Commonsense Methods for Children with Special Needs: Strategies for the Regular Classroom

Commonsense Methods for Children with Special Needs: Strategies for the Regular Classroom

Commonsense Methods for Children with Special Needs: Strategies for the Regular Classroom

Commonsense Methods for Children with Special Needs: Strategies for the Regular Classroom

Excerpt

Since the publication of the first and second editions of this book much has changed in the overlapping fields of special and regular education. In particular, special education has moved closer to a merger with regular education, driven in this direction by the current philosophy of ‘inclusive schooling’ (Sebba and Ainscow 1996). The inclusive schooling movement, building upon the earlier trend toward mainstream integration of students with disabilities, presents the view that all children have the right to be educated in regular schools and to have an equal opportunity to participate in the mainstream curriculum.

The 1970s and 1980s saw a gradual increase in the number of students with milder forms of disability and learning difficulties retained in regular classrooms. Since that time there has been active campaigning to have students with more significant disabilities also receive their education in the mainstream. Extreme advocates of ‘full inclusion’ (e.g. Lipsky and Gartner 1989; Stainback and Stainback and Stefanich 1996) argue that any form of segregation of students with special needs is socially unjust and a denial of their rights to be exposed to the same broad range of learning experiences enjoyed by all other students. They wish to see students with even the most severe forms of disability placed in regular schools and receiving any special services they need in that setting. Less extreme supporters of inclusion suggest that the needs of students with significant disabilities are best served by retaining the full range of placement options, including special schools and special classes for those who need them. Special services should be organized in such a way that students with severe and multiple disabilities can more easily join with mainstream students on a frequent and regular basis (e.g. Fuchs and Fuchs 1995; Smelter, Rasch and Yudewitz 1994).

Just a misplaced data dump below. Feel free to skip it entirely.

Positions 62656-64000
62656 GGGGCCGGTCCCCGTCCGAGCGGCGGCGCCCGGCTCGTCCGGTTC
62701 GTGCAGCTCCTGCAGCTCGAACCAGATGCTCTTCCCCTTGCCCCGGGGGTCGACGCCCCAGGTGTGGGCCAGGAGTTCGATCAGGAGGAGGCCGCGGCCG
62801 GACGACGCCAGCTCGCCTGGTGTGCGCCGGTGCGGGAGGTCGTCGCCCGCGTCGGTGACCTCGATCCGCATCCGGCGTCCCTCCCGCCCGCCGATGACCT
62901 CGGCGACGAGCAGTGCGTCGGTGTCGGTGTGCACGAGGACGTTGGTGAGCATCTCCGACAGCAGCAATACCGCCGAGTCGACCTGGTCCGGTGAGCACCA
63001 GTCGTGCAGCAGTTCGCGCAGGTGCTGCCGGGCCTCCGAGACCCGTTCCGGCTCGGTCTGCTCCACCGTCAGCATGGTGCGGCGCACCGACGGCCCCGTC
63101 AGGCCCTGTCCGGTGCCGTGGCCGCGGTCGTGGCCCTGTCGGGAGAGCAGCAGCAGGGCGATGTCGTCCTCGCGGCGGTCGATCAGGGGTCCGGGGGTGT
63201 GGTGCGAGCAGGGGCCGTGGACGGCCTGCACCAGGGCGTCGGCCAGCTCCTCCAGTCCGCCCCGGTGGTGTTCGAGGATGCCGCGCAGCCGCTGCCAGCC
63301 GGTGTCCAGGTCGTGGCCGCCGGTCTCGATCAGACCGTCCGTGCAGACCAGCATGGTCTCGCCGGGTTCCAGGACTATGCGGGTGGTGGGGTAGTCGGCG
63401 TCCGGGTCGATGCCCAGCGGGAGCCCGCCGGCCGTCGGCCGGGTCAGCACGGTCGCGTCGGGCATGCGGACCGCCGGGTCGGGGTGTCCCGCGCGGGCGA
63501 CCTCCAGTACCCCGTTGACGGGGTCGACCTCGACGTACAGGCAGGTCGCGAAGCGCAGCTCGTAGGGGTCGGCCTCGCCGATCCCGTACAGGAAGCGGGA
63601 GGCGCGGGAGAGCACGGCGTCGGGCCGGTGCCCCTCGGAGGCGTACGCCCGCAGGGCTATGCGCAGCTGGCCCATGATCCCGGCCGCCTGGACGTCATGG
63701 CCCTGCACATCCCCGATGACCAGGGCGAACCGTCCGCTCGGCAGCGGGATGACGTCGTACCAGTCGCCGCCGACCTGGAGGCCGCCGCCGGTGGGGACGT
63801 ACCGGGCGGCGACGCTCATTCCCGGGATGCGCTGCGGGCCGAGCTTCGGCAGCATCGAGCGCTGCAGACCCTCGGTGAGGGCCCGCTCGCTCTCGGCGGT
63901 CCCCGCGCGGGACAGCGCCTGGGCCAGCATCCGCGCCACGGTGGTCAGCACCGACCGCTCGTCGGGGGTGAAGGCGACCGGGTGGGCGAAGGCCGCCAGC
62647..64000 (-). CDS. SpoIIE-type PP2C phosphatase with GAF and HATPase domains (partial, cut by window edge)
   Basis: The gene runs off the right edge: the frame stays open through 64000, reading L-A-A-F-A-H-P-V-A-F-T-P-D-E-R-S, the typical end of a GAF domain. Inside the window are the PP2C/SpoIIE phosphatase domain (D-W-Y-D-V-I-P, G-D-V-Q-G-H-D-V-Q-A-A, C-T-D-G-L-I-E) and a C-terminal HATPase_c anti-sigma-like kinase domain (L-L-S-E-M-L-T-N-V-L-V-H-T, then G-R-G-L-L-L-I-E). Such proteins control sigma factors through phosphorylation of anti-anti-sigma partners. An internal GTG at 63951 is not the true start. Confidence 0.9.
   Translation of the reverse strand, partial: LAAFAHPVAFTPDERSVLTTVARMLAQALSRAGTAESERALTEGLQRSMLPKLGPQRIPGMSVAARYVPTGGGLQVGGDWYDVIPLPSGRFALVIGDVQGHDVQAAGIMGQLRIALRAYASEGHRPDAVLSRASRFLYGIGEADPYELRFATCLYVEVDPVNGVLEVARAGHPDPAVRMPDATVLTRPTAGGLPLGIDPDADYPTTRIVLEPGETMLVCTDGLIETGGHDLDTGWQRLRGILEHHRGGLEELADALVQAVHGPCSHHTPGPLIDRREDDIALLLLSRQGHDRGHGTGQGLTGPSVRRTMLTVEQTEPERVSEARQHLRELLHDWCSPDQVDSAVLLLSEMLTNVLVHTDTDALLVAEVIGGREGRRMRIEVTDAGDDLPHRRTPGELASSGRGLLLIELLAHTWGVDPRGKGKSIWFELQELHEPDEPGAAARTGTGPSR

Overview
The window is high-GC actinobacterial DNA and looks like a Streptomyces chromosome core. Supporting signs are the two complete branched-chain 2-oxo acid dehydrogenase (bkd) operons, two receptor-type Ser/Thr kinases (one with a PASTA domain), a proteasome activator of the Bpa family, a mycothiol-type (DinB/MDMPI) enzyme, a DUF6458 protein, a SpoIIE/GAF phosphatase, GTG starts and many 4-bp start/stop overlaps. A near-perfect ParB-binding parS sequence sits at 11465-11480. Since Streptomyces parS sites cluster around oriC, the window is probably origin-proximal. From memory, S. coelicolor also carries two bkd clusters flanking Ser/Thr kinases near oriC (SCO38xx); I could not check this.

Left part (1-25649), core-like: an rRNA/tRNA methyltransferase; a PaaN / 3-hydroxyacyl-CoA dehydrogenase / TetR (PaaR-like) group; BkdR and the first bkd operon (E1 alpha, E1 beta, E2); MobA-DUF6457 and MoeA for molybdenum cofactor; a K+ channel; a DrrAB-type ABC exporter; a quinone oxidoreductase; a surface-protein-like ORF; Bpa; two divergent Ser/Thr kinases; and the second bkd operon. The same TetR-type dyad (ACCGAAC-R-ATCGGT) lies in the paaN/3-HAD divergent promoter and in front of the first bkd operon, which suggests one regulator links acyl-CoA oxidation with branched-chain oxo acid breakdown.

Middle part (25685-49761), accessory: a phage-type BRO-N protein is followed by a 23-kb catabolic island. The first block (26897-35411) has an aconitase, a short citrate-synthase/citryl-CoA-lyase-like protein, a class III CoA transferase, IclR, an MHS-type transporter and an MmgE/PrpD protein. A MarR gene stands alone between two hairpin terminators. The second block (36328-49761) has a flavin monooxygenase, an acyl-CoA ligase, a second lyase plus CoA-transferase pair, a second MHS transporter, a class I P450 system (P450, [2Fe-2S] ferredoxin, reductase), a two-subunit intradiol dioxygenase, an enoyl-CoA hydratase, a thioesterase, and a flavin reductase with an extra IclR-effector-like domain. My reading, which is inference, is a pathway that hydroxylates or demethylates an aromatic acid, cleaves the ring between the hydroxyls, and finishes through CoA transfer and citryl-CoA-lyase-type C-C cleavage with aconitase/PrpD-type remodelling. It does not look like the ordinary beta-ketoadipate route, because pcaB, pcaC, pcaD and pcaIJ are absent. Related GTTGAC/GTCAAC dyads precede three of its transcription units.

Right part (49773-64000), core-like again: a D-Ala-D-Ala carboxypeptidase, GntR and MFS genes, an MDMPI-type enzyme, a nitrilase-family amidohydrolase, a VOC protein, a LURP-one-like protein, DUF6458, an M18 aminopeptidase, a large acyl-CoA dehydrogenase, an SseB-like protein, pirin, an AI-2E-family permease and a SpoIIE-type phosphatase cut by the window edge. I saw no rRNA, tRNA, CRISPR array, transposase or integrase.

There is an obvious commitment now in most developed countries to move toward a policy of inclusive schooling. To this end, effective ways of including students with moderate to severe disabilities are being investigated and evaluated at school and classroom level (Farlow 1996). In reality, catering for such a diverse range of students in the regular classroom is far from easy, and requires very careful planning, gradual implementation and

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